> that was the one I ended up with after cleaning my previous version, so I
> agree with you.
>
> Would you care to try to solve my other problem.
> checking if b is a sublist from a
>
> I ended with:
>
> # let rec sub_list a b =
> let rec start_list a b = match (a,b) with
> (_a::a_, _b::b_) when (_a=_b) > start_list a_ b_
> (_,[]) > true
> _ > false
> in
> match (a,b) with
>  (_,[]) > true
>  ([],_) > false
>  _ when (start_list a b) > true
>  (_::a_,_) > sub_list a_ b
> ;;
> val sub_list : 'a list > 'a list > bool = <fun>
> # sub_list [0;1;2;3;4;5;6;7;8;9;10] [4;5;6];;
>  : bool = true
> # sub_list [0;1;2;3;4;5;6;7;8;9;10] [4;4;6];;
>  : bool = false
> # sub_list [0;1;2;3;4;5;6;7;8;9;10] [4;1;6];;
>  : bool = false
> # sub_list [0;1;2;3;4;5;6;7;8;9;10] [];;
>  : bool = true
> # sub_list [0;1;2;3;4;5;6;7;8;9;10] [3;4];;
>  : bool = true
>
> I'm not very convinced there isn't an easier way to do this and since you
> improved on my previous solution, maybe you can find a more elegant way to
> solve this more general problem.
efficient one. In fact it is an intersting problem, and probably the
same as the search of a substring in a string. Their is severall well
knonw algorithm to make this (If I remind correctly, the
KnuthMorrisPratt for example but there are other) .  Hi,
If what you mean is advanced string matching algorithm like KMP in
OCaml, I don't have idea either. As the simple algorithm, I think my
solution is just similar to yours, except minor syntactic difference.>
~~~~~~~~~~~~~The line above is unnecessary, since it's already handled
> # let rec sub_list a b =
> let rec start_list a b = match (a,b) with
> (_a::a_, _b::b_) when (_a=_b) > start_list a_ b_
> (_,[]) > true
> _ > false
> in
> match (a,b) with
>  (_,[]) > true
in function start_list. And "b" is a free variable here so you don't
really need to "match (a,b)", "match a" should be sufficient.
>  ([],_) > false
My code here:
>  _ when (start_list a b) > true
>  (_::a_,_) > sub_list a_ b
> ;;
> val sub_list : 'a list > 'a list > bool = <fun>
let rec sub_list a b =
let rec compare = function
_,[] > true
 [],_ > false
_x::x_,_y::y_ > (_x=_y) && compare (x_,y_) in
match a with
[] > false
 h::t > compare (a,b)  (sub_list t b);;
Another fact is I using "sequential AND" and "sequential OR" instead the
"when" in your program. I'm not sure about the efficiency at this point,
I suppose them to be not that different. I don't like to use "when",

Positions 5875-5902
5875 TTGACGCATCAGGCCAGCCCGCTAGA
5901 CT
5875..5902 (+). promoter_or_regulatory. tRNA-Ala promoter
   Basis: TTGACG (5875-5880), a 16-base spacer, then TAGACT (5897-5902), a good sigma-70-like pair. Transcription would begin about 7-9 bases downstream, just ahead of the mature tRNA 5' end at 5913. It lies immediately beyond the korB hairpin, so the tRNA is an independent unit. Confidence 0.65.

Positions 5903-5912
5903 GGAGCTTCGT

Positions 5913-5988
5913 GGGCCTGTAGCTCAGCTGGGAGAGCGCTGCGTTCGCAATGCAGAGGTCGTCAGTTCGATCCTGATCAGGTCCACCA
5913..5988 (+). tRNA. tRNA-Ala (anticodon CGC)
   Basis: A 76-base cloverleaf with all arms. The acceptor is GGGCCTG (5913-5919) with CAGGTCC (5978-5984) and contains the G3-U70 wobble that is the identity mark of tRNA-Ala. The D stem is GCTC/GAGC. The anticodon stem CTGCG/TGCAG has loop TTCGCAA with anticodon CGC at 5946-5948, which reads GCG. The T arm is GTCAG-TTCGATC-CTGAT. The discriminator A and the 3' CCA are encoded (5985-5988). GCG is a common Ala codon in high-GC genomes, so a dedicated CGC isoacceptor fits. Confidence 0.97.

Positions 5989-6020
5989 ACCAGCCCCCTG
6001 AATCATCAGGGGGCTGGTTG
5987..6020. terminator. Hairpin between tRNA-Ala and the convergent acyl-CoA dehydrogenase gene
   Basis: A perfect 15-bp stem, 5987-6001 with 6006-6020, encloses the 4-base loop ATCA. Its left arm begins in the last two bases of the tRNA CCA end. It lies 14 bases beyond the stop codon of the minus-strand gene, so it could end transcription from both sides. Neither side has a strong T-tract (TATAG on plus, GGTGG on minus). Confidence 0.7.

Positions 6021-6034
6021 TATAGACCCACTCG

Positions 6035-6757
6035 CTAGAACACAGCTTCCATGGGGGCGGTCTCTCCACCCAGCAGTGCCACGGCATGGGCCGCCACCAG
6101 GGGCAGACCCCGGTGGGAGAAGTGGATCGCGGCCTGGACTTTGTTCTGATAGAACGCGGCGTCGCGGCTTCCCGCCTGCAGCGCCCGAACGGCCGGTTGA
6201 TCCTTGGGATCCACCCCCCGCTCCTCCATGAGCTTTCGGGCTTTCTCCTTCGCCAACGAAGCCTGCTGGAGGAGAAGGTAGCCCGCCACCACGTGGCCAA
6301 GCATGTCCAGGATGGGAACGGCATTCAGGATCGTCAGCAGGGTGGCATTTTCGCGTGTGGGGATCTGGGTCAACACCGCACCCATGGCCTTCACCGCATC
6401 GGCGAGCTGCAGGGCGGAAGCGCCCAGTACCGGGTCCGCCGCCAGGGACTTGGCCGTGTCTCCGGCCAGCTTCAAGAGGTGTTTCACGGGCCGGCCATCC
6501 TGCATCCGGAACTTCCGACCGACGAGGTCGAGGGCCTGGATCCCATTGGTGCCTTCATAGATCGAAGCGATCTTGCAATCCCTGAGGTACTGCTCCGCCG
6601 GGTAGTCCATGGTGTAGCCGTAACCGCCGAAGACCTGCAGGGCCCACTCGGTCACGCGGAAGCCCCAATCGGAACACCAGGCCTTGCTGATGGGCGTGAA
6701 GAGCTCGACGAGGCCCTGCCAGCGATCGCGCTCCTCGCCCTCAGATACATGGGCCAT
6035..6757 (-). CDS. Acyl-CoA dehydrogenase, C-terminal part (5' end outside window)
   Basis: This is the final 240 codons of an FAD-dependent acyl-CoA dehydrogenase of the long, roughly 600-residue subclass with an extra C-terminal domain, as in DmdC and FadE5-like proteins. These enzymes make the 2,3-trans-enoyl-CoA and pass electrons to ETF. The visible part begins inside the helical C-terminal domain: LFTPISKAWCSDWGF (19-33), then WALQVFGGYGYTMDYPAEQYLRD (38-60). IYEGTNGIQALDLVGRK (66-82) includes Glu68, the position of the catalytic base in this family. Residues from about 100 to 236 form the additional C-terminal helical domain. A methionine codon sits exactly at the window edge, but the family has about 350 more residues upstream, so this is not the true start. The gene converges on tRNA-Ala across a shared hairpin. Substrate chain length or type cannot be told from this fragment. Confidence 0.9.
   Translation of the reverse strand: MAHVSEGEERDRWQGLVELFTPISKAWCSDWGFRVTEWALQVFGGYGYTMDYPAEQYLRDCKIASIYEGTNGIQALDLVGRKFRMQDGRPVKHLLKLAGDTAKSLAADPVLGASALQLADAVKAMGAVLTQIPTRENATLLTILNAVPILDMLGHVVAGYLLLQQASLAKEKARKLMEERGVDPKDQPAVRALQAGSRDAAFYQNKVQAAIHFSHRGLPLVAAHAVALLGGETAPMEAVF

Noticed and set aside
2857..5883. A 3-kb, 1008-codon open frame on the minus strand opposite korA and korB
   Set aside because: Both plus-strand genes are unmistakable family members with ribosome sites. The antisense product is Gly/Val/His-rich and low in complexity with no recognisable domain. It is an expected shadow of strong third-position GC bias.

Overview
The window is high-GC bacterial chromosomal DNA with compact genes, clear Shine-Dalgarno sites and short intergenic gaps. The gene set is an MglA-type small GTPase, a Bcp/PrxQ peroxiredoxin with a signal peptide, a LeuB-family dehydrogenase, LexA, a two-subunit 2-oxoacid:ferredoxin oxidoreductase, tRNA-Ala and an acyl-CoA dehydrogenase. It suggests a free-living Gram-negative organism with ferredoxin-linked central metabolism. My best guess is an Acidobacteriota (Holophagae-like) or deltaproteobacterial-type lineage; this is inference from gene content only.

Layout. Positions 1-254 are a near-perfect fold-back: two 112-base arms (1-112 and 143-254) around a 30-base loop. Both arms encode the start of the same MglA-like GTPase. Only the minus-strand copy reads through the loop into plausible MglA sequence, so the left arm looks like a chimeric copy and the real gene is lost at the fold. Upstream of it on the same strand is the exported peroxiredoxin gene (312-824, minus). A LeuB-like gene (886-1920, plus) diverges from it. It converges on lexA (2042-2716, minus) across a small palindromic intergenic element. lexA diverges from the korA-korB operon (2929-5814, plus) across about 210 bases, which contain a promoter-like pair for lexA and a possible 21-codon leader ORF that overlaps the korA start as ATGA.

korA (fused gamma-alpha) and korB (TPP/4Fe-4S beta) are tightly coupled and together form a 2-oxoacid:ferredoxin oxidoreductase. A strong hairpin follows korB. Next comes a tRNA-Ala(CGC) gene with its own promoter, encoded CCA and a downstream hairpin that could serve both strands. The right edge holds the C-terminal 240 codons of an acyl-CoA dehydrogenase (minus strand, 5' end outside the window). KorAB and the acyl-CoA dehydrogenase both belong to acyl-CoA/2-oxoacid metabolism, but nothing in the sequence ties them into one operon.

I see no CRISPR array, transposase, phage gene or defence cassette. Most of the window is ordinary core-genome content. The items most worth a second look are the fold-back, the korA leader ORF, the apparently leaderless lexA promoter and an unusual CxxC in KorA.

because it occasionally causes short pauses during my code reading :( I
usually feel a pattern matching with "when" doesn't have a very clear
structure for understanding. Probably just my prejudice. If anyone has
suggestions on that, I'd like to hear.  [repost original never showed up]
On Fri, Jan 07, 2005 at 12:40:57PM +0000, Richard Jones wrote:
> You can also abstract the general pattern (testing adjacent elements)
> into a higherorder function:
>
> # let rec test_pairs f = function
> [] > false
>  [x] > false
>  x :: y :: xs when f x y > true
>  x :: xs > test xs;;
^^^^ should be test_pairs f !
> val test_pairs : (int > int > bool) > int list > bool = <fun>
When the function is corrected, this gives:
val test_pairs : ('a > 'a > bool) > 'a list > bool = <fun>
Rich.  Remi Vanicat said:
> This is probaby the easier way to do this, but it is not the more
don't they assume constant time access to characters (arrays)? this
> efficient one. In fact it is an intersting problem, and probably the
> same as the search of a substring in a string. Their is severall well
> knonw algorithm to make this (If I remind correctly, the
> KnuthMorrisPratt for example but there are other) .
question is about linked lists.
andrew

` __ _ __ ___ ___ _____ work web site: http://www.ctio.noao.edu/~andrew
/ _` / _/ _ \/ _ \ / / _) personal web site: http://www.acooke.org/andrew
\__,_\__\___/\___/_\_\___ list: http://www.acooke.org/andrew/compute.html   andrew cooke <andrew@...> wrote:
> > knonw algorithm to make this (If I remind correctly, the
At first sight KMP doesn't seem to be easily adapted to linked lists,
> > KnuthMorrisPratt for example but there are other) .
>
> don't they assume constant time access to characters (arrays)?
> this question is about linked lists.
as you said. But I'm pretty sure it can be done for RabinKarp. I'll
have to try though, to see if there aren't any surprises.
regards,
radu
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http://my.yahoo.com  On Fri, 7 Jan 2005 16:04:22 0300 (CLST), andrew cooke
<andrew@...> wrote:>
Well, I haven't reread the KMP algorithm recently, but I remember that
>
> Remi Vanicat said:
>
> > This is probaby the easier way to do this, but it is not the more
> > efficient one. In fact it is an intersting problem, and probably the
> > same as the search of a substring in a string. Their is severall well
> > knonw algorithm to make this (If I remind correctly, the
> > KnuthMorrisPratt for example but there are other) .
>